Space and time. Life, death & rebirth. ‘Normal’ people. Real people. Being anonymous and insignificant. Good design. Art. Seeing what technology has done to us. A certain time of day at dusk when it’s not quite dark yet, but all the city lights are on. Really hard rain walking home alone at midnight. A nice whiskey, a doobie & good company. Good potato chips. The guy sleeping on the street. Seeing my friends struggle forever and then finally start to make it. Wild animals are running around in the city. The crazy woman is yelling at no one outside my window sometimes. The death of my father. The birth of my son. My family. My love. My dogs. My real friends. Maybe you.
What do you think are the biggest obstacles for bands/artists today?
Time & money. And an objective ear. That’s really it. With that, you can do anything.
What advice would you give to other bands/artists starting out?
Learn all of the rules and then choose to ignore them or not. Don’t forget to have fun; everything shouldn’t be so serious all the time. I’ve made that mistake and been around others who have as well. But know when it’s time to get serious. You’re probably not the next ‘it’ band; forget that sh*t. Who cares. But as Brit Daniel told me, never underestimate the cool factor. Never lose sight of why you love music in the first place; that’s who you are. Remember your passion. Try to embrace failures and learn from them. Build on it and get better. Harder, better, faster, stronger, really listen to Daft Punk’s ‘Giorgio’ by Moroder; it’s a road map for the future of music if you’re ready to go there.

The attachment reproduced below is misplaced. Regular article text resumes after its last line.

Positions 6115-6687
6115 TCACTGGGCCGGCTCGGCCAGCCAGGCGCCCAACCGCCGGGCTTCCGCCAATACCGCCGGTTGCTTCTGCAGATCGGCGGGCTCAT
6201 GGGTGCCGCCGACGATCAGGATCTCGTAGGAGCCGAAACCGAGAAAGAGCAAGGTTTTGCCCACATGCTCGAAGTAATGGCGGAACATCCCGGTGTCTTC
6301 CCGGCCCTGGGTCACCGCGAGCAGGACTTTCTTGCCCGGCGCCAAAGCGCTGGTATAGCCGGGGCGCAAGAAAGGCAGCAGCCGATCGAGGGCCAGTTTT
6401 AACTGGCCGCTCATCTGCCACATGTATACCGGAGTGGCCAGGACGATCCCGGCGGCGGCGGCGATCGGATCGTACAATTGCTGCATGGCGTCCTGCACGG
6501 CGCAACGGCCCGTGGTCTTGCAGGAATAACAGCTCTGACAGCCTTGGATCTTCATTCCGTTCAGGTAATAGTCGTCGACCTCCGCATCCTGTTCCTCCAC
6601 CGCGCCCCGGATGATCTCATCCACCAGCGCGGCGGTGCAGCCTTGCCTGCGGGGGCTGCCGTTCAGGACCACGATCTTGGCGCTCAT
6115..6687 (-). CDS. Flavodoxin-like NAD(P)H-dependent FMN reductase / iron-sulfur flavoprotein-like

What are your hopes for the next two years?
I am dying to release a full-length solo LP; it’s almost done. It’s so different for me. I think it’s going to be good. I just need a little more time & a little more money.
FV Music Blog March 2021